Definitions

from The Century Dictionary and Cyclopedia

  • n. A device by means of which the direction of the current in an electric circuit may conveniently be reversed. Also called pole-changing key or switch.

Etymologies

Sorry, no etymologies found.

Examples

  • The equipment of such a system at each end of the line consists of these two instruments, together with the special form of transmitter and the pole-changer and their keys for actuating the neutral and polar relays at the other, or distant, end.

    Edison, His Life and Inventions, vol. 2

  • Whether the part or all the battery is alternately connected to or disconnected from the main line by the transmitter, the current so varied in strength is subject to reversal of polarity by the pole-changer; but the variations in strength have no effect upon the distant polar relay, because that relay being responsive to changes in polarity of a weak current is obviously responsive to corresponding changes in polarity of a powerful current.

    Edison, His Life and Inventions, vol. 2

  • This action of the pole-changer is effected by movements of the armature of an electromagnet through the manipulation of an ordinary telegraph key by an operator at the home station, as in the operation of the ` ` transmitter, '' above referred to.

    Edison, His Life and Inventions, vol. 2

  • This difficulty was solved by dividing the battery at each station into two unequal parts, the smaller battery being always in circuit with the pole-changer ready to have its polarity reversed on the main line to operate the distant polar relay, but the spring retracting the armature of the neutral relay is made so stiff as to resist these weak currents.

    Edison, His Life and Inventions, vol. 2

  • This action of the pole-changer is effected by movements of the armature of an electromagnet through the manipulation of an ordinary telegraph key by an operator at the home station, as in the operation of the "transmitter," above referred to.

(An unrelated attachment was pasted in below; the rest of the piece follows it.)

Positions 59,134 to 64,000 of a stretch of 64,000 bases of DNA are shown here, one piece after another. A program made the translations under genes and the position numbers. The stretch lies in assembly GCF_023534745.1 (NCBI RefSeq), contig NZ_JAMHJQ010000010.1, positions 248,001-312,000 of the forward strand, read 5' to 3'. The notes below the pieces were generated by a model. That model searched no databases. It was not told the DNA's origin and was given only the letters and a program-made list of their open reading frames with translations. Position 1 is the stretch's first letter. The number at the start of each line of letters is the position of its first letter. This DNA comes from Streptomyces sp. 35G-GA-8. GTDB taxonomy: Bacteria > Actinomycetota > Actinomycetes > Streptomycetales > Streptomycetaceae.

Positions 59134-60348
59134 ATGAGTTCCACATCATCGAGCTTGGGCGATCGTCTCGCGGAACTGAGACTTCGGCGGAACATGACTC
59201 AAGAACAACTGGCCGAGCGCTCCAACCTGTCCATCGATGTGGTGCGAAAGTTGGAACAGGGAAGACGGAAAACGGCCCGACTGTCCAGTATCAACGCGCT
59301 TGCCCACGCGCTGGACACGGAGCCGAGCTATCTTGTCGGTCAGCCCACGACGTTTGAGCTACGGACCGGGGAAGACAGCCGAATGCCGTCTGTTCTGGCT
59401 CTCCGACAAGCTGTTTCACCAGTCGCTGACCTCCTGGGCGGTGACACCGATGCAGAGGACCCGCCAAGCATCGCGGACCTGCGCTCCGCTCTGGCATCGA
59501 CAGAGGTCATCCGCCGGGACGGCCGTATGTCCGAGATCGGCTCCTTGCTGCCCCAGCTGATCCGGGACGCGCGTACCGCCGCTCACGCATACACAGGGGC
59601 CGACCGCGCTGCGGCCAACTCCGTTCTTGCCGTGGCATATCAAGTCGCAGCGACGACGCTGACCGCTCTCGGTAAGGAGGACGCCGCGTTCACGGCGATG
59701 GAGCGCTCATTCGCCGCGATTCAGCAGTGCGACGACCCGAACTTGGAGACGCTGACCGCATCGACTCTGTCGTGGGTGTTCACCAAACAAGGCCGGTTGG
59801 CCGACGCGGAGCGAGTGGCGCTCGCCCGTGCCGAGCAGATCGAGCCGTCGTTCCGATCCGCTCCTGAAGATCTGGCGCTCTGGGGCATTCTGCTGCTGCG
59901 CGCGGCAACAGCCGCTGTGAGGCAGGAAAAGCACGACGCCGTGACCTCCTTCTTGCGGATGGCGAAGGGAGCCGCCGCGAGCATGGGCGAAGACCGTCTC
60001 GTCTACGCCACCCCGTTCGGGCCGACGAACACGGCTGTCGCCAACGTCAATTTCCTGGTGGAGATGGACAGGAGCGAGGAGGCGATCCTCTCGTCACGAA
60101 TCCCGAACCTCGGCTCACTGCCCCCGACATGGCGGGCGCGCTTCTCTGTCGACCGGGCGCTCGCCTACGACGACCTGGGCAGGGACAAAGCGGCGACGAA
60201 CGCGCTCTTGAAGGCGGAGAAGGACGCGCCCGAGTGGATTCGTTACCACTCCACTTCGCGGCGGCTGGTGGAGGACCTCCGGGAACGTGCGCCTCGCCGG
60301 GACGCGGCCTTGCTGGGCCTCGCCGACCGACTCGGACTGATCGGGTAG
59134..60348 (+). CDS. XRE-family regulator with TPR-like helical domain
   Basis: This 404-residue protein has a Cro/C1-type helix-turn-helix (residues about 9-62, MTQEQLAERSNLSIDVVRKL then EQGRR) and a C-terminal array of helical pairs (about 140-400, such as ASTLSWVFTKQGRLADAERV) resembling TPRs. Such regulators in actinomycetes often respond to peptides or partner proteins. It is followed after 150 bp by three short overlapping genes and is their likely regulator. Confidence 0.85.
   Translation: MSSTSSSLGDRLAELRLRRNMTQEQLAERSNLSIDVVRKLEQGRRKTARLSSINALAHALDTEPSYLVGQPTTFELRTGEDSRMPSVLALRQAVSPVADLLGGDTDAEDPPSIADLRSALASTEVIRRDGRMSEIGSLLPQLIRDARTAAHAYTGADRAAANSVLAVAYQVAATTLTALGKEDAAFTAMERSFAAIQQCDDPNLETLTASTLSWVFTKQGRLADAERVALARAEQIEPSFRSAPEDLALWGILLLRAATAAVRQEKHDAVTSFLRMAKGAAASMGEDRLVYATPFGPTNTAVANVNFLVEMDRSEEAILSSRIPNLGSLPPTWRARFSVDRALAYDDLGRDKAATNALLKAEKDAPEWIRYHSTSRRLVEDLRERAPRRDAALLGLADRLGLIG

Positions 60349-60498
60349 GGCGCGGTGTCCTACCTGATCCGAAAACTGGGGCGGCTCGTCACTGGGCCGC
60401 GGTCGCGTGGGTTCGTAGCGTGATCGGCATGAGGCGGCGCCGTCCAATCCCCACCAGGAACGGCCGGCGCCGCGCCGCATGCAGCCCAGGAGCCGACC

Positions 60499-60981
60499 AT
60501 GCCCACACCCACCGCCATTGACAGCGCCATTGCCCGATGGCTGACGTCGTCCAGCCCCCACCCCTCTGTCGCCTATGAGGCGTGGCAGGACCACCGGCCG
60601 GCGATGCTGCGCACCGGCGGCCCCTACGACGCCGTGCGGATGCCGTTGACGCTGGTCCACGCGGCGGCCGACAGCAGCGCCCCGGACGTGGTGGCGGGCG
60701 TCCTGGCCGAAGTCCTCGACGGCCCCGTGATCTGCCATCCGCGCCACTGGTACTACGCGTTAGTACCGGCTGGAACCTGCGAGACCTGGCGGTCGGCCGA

Edison, His Life and Inventions

  • For example, it is quite demonstrable that during the making of a simple dash of the Morse alphabet by the neutral relay at the home station the distant pole-changer may reverse its battery several times; the home pole-changer may do likewise, and the home transmitter may increase and decrease the electromotive force of the home battery repeatedly.

    Edison, His Life and Inventions, vol. 2

  • Manifestly there must be provided some convenient way for rapidly transposing the direction of the current flow if such a device as the polar relay is to be used for the reception of telegraph messages, and this is accomplished by means of an instrument called a pole-changer, which consists essentially of a movable contact piece connected permanently to the earth, or grounded, and arranged to connect one or the other pole of a battery to the line and simultaneously ground the other pole.

    Edison, His Life and Inventions, vol. 2

  • a system at each end of the line consists of these two instruments, together with the special form of transmitter and the pole-changer and their keys for actuating the neutral and polar relays at the other, or distant, end.

    Edison, His Life and Inventions

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